The additional delay caused by false lock may be undesirable. When false lock is not detected and is allowed to persist, the outputs of digital circuit elements using the DLL output signals may become skewed and further delayed themselves.
As with DLL 100 (
It should be understood by one skilled in the art that a phase detector may be used in DLL 300 instead of phase frequency detector 304. The decision to use either a phase detector or a phase frequency detector is a design choice that must take into account the tradeoffs of using one type of detector over the other. Although phase frequency detectors acquire lock faster than phase detectors, phase frequency detectors have a higher likelihood of acquiring false lock than phase detectors because the phase frequency detectors operate according to a state machine.
DLL 300 is shown in
Other patterns in the samples of the delay element outputs may also indicate that DLL 300 (
False lock detector 310 may include D-type flip-flops 402, 404, 406, 408, and 410 and combinational logic 412 for detecting patterns of false lock. Flip-flops 402, 404, 406, 408, and 410 may store samples of the outputs of the delay line elements. The flip-flops may be clocked on a rising or falling edge of the reference signal, depending on whether DLL 300 (
It should be understood by those skilled in the art that any number of samples may be taken by false lock detector 310. In some embodiments, more samples may be taken to detect circumstances where the delay signal is delayed by a large number of periods. In some embodiments, fewer samples may be taken to simplify combinational logic 412. In some embodiments, the number of samples may be determined by balancing the risk of failing to detect false lock against the complexity of combinational logic 412.
Once samples of the delay element outputs have been obtained, combinational logic 412 may process the samples stored in the flip-flops to determine whether any patterns indicating false lock are present.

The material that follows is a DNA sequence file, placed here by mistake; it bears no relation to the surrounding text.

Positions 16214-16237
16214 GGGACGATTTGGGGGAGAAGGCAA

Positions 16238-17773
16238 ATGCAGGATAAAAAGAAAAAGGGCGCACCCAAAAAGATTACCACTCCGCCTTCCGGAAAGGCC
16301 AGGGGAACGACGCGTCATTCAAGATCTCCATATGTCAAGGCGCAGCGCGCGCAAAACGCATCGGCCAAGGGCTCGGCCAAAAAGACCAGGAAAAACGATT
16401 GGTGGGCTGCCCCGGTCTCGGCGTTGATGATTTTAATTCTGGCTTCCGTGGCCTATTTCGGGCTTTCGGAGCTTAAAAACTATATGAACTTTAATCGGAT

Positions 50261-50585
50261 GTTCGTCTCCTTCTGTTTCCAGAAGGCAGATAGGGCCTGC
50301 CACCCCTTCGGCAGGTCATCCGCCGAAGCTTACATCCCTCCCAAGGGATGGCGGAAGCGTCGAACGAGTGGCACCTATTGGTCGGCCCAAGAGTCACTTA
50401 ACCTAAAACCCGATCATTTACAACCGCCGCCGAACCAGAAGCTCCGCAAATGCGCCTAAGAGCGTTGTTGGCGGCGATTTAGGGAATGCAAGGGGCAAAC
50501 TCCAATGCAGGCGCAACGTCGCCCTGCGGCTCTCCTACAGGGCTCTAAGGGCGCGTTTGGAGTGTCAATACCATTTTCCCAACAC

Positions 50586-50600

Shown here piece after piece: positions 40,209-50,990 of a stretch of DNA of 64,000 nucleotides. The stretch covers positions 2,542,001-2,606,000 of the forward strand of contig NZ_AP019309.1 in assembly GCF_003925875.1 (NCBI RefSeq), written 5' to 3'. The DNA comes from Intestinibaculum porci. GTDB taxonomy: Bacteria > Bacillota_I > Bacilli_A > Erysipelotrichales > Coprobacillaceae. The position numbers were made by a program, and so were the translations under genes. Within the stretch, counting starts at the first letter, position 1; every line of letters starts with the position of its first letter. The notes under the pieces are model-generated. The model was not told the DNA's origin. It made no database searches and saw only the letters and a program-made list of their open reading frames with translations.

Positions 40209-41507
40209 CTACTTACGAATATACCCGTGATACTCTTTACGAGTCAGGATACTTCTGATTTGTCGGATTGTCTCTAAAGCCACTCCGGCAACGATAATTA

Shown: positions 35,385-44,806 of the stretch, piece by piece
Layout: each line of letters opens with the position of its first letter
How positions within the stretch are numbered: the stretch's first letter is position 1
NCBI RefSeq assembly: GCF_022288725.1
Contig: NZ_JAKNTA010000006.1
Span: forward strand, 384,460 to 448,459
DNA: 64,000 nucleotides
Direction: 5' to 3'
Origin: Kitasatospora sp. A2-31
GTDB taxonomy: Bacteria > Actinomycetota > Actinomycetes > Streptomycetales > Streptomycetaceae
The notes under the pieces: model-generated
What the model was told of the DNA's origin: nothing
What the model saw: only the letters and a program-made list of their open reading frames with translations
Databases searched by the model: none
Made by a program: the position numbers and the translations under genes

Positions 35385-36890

Combinational logic 412 may include products that indicate when the clock signal has not yet propagated through delay line 302 (
Combinational logic 412 may also include products for determining whether the reference signal has been delayed by more than one period. Assuming DLL 300 (
In some embodiments, if DLL 300 (
When all of the products in the sum of products have been determined, the sum of products expression may be simplified and the simplified expression may be implemented using gates. As shown in
Hold circuit 312 may include an input inverter 602, a weak PMOS 604, a strong NMOS 606, a capacitor 608, a Schmitt trigger 610, and an output inverter 612. When DLL 300 (
On the other hand, when DLL 300 (
The amount of time required to maintain a one on the input of hold circuit 312 before hold circuit 312 changes state may depend on two factors: the weakness of PMOS 604 and the capacitance of capacitor 608. In some embodiments, these two factors may be balanced such that the amount of time needed for hold circuit 312 to change state is equal to the acquisition time of DLL 300 (
It should be understood by one skilled in the art that hold circuit 312 is only illustrative and any circuit may be used in DLL 300 (
Reset generator 314 may include an input inverter 702, a weak PMOS 704, a strong NMOS 706, a capacitor 708, a Schmitt trigger 710, and an output NAND gate 712. As shown in
In response to false lock detector 310 (
The width of the pulse may be adjusted based on two factors: the weakness of weak PMOS 704 and the capacitance of capacitor 708. In some embodiments, these two factors may be set such that the width of the pulse is equal to the minimum amount of time required to reset DLL 300 (
In some embodiments, the reset signal may be applied directly to the delay elements on delay line 302 (
It should be understood by one skilled in the art that reset circuit 314 is only illustrative and any circuit may be used to reset DLL 300 (
An additional benefit provided by using false lock detection circuitry 310 (
It will be understood that the foregoing is only illustrative of the principles of the invention and that various modifications can be made by those skilled in the art without departing from the scope and spirit of the invention.
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|U.S. Classification||327/141, 327/147|
|Cooperative Classification||H03L7/0891, H03L7/0812, H03L7/10|
|European Classification||H03L7/10, H03L7/081A|
|Jun 28, 2005||AS||Assignment|
Owner name: MARVELL INTERNATIONAL LTD., BERMUDA
Free format text: ASSIGNMENT OF ASSIGNORS INTEREST;ASSIGNOR:MARVELL SEMICONDUCTOR, INC.;REEL/FRAME:016750/0122
Effective date: 20050628
Owner name: MARVELL SEMICONDUCTOR, INC., CALIFORNIA
Free format text: ASSIGNMENT OF ASSIGNORS INTEREST;ASSIGNOR:SAVOJ, JAFAR;REEL/FRAME:016750/0115
Effective date: 20050627